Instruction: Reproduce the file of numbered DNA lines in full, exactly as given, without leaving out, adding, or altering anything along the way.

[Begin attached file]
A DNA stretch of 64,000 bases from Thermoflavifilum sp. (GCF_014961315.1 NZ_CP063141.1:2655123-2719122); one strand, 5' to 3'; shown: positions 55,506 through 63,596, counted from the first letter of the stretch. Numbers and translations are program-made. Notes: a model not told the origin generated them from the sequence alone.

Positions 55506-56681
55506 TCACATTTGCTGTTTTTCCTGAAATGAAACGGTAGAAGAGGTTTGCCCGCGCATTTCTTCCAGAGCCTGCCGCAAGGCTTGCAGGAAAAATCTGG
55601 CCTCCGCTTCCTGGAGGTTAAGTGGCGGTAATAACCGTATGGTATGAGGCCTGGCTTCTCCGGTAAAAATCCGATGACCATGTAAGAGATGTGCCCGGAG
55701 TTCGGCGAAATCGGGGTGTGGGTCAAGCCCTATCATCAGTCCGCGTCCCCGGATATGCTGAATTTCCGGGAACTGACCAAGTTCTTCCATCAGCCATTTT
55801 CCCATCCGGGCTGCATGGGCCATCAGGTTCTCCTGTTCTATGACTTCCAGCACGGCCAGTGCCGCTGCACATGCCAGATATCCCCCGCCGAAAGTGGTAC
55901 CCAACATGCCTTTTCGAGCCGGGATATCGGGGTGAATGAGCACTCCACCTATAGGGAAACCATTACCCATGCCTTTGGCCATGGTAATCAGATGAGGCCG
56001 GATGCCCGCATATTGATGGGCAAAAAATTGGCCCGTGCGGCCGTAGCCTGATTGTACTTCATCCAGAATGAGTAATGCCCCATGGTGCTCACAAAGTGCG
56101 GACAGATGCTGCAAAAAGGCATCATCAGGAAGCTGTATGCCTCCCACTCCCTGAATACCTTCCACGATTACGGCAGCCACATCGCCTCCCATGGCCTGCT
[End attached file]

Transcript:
A DNA stretch of 64,000 bases from Thermoflavifilum sp. (GCF_014961315.1 NZ_CP063141.1:2655123-2719122); one strand, 5' to 3'; shown: positions 55,506 through 63,596, counted from the first letter of the stretch. Numbers and translations are program-made. Notes: a model not told the origin generated them from the sequence alone.

Positions 55506-56681
55506 TCACATTTGCTGTTTTTCCTGAAATGAAACGGTAGAAGAGGTTTGCCCGCGCATTTCTTCCAGAGCCTGCCGCAAGGCTTGCAGGAAAAATCTGG
55601 CCTCCGCTTCCTGGAGGTTAAGTGGCGGTAATAACCGTATGGTATGAGGCCTGGCTTCTCCGGTAAAAATCCGATGACCATGTAAGAGATGTGCCCGGAG
55701 TTCGGCGAAATCGGGGTGTGGGTCAAGCCCTATCATCAGTCCGCGTCCCCGGATATGCTGAATTTCCGGGAACTGACCAAGTTCTTCCATCAGCCATTTT
55801 CCCATCCGGGCTGCATGGGCCATCAGGTTCTCCTGTTCTATGACTTCCAGCACGGCCAGTGCCGCTGCACATGCCAGATATCCCCCGCCGAAAGTGGTAC
55901 CCAACATGCCTTTTCGAGCCGGGATATCGGGGTGAATGAGCACTCCACCTATAGGGAAACCATTACCCATGCCTTTGGCCATGGTAATCAGATGAGGCCG
56001 GATGCCCGCATATTGATGGGCAAAAAATTGGCCCGTGCGGCCGTAGCCTGATTGTACTTCATCCAGAATGAGTAATGCCCCATGGTGCTCACAAAGTGCG
56101 GACAGATGCTGCAAAAAGGCATCATCAGGAAGCTGTATGCCTCCCACTCCCTGAATACCTTCCACGATTACGGCAGCCACATCGCCTCCCATGGCCTGCT